Economists have a collective action for precisely this sort of “coordination failure”: taxing the negative externality and subsidizing the positive. It is time that we recognize inequality for the negative externality that it is, slowing our productivity growth, roiling our markets with volatility, gridlocking our political system, and starving our economy of willing and able consumers. Inequality is a risk to our businesses, and it ought to be treated as such.

We should therefore see taxes not as penalties but as investments in a better, more equitable, more sustainable system. We should strive to prevent a “race to the bottom” in workers’ incomes; if we don’t, the day will come when no one will be left to pay the profits our shareholders demand. Business schools should teach courses about this issue, and business leaders should address it in their boardrooms. It is not merely a political issue. It is very clearly the business of Business.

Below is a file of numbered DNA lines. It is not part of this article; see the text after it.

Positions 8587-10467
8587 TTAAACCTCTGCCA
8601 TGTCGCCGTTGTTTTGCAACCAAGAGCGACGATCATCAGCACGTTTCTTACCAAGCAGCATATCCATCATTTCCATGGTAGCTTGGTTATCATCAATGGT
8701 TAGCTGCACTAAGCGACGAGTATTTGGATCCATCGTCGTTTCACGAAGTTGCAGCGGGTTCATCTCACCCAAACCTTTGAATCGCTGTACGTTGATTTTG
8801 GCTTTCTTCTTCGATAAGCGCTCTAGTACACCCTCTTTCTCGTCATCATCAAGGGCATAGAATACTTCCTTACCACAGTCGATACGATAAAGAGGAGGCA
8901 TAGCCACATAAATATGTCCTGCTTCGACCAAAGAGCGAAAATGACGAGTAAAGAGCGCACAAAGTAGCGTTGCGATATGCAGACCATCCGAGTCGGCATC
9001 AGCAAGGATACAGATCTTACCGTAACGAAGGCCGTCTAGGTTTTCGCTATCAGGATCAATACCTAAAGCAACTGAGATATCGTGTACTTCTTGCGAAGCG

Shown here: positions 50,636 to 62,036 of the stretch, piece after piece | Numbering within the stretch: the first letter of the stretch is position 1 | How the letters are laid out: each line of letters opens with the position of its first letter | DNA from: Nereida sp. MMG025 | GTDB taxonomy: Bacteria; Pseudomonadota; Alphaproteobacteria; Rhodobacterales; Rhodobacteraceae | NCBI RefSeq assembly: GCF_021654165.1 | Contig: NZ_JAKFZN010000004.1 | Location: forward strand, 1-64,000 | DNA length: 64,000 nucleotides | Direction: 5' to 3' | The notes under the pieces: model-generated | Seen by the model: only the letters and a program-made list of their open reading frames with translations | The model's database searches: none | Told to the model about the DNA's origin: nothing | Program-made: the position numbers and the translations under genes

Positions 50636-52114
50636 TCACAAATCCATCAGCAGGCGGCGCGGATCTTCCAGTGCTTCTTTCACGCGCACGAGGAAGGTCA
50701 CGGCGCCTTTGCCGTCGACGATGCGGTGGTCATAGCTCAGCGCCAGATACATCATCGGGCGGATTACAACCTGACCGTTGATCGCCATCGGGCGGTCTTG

Joseph Kennedy thought so when he went to work for President Roosevelt. As one of the nation’s most notorious stock manipulators, Kennedy might have been the last person we’d expect to join Roosevelt’s crew, but when Roosevelt named Kennedy as the first chairman of the Securities and Exchange Commission, he saw it as an opportunity to save the market from itself.

“We of the SEC do not regard ourselves as coroners sitting on the corpse of financial enterprise,” said Kennedy in a radio address to the nation. “On the contrary, we think of ourselves as the means of bringing new life into the body of the security business.”

As Wharton graduates, let us think of ourselves in the same manner, and act accordingly.

Anthony W. Orlando W09 received his bachelor’s degree from Wharton and his master’s in economic history from the London School of Economics. He is a lecturer in the College of Business and Economics at California State University, Los Angeles, and a public policy research fellow at the University of Southern California. His latest book Letter to the One Percent is available at



  • Martha

    Dear Anthony,

    Thank you for your article on the potential demise of Capitalism.